Confucian legacy served on a plate

(| Updated : 2024-07-05

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Kong Xiangkun, a seasoned artisan with 26 years of experience in crafting Kong Family pastries, views these delicacies as more than mere treats from Confucius' birthplace. To him, they serve as a gateway to traditional culture, offering a taste of age-old flavors and an immersion into local Confucian customs.


Kong Xiangkun, with 26 years of experience making Kong Family pastries, views the pastries as a gateway to Confucian culture. [Photo/Qilu News]

Originating in Jining, Kong Family pastries have a mysterious past with limited historical documentation. The intricate techniques behind various pastries are largely transmitted orally, passed down through generations of skilled pastry chefs.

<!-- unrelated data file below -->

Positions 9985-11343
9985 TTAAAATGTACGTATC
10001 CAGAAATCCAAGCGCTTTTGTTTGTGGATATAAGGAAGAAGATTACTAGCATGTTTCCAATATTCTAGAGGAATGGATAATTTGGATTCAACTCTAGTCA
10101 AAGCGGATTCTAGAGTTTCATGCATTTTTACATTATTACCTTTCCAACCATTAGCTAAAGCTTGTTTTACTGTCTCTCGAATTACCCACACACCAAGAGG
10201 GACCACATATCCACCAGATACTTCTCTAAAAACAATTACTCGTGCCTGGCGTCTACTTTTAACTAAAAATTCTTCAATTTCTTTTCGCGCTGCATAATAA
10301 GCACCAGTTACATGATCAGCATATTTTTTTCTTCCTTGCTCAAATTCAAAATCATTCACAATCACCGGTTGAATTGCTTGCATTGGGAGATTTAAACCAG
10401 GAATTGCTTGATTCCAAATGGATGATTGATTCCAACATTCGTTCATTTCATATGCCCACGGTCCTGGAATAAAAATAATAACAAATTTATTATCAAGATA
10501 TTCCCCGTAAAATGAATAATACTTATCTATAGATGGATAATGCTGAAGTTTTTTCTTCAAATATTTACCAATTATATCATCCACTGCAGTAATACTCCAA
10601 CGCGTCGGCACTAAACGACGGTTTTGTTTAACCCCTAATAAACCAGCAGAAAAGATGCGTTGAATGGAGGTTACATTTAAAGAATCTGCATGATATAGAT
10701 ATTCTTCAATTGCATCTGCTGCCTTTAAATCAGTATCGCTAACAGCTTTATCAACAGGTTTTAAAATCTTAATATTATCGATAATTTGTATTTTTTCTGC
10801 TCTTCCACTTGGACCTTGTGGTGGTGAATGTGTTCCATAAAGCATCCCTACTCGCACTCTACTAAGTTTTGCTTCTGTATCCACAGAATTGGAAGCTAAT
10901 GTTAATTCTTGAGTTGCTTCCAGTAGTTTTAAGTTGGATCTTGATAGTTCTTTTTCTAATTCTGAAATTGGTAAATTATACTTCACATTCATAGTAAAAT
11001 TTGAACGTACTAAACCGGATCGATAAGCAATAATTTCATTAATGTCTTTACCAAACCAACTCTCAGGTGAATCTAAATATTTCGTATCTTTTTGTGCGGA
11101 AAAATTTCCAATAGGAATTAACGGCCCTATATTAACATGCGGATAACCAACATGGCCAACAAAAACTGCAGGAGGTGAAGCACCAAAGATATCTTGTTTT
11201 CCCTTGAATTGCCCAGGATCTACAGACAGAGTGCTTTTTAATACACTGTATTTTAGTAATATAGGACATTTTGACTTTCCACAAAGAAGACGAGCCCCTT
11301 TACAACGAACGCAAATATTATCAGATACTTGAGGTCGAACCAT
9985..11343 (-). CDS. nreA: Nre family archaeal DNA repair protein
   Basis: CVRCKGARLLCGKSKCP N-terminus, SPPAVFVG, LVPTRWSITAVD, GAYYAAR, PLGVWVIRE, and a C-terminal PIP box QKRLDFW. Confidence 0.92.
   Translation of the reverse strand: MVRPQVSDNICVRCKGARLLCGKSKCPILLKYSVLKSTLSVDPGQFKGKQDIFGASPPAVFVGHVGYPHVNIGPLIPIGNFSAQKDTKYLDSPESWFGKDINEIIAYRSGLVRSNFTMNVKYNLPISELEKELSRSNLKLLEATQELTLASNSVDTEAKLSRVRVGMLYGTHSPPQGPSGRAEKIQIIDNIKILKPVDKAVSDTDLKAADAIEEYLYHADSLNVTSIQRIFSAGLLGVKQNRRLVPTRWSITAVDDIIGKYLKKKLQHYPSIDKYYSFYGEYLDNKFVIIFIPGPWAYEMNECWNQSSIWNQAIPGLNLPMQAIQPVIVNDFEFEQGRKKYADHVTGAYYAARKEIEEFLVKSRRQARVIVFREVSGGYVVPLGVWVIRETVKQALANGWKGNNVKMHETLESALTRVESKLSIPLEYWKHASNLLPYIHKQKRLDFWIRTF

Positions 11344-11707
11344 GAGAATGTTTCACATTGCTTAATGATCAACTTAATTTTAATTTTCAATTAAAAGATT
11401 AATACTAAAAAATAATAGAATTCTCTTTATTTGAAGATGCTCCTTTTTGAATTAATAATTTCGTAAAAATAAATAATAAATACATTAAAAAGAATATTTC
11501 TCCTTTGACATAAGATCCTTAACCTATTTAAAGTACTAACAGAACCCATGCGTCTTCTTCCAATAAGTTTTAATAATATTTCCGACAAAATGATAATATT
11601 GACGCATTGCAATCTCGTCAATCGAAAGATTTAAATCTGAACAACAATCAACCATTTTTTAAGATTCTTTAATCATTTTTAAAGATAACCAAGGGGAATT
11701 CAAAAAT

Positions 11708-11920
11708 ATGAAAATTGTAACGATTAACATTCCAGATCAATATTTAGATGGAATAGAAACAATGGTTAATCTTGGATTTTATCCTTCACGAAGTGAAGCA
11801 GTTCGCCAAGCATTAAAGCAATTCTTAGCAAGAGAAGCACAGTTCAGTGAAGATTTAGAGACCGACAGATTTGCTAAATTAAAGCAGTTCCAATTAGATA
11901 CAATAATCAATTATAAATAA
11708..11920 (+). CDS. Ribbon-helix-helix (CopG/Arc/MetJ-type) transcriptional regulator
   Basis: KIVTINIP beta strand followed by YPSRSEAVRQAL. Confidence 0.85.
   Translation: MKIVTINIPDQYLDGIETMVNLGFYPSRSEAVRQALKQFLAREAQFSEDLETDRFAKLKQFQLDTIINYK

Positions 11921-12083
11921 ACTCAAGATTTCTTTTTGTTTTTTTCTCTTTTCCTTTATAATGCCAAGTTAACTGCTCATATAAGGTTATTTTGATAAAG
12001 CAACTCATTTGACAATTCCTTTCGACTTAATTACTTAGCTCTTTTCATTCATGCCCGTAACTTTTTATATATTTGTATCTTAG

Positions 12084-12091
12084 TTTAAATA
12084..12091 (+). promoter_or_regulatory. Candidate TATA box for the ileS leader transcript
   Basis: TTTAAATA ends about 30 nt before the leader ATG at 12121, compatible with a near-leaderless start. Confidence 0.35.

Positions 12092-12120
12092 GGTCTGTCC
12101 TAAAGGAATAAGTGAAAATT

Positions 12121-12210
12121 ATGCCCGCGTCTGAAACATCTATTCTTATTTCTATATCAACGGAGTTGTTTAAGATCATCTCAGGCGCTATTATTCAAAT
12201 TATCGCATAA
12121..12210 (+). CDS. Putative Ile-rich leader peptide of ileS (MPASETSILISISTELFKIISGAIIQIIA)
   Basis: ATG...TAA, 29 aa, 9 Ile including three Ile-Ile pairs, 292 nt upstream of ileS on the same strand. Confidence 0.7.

The art of making Kong Family pastries embodies an intangible cultural legacy, where the values of benevolence, righteousness, propriety, wisdom, and trustworthiness – the Confucian five constant virtues – are intricately woven into each handmade creation.

Despite evolving over millennia, these pastries have preserved their traditional craftsmanship, resonating with both modern palates and hearts by encapsulating Confucian narratives.


Several types of Kong Family pastries are on display, such as the osmanthus pastry and the lotus pastry. [Photo/Qilu News]

Functioning both as ceremonial gifts and personal indulgences, Kong Family pastries serve dual purposes. Ruyi pastries, Kaikouxiao pastries, Zaohua pastries, and Kong Family mooncakes are suitable for tribute, while seasonal delicacies like mung bean cakes, chestnut cakes, and chilled cakes are summer delicacies, and crystal buns, red bean buns, and ham buns are winter favorites.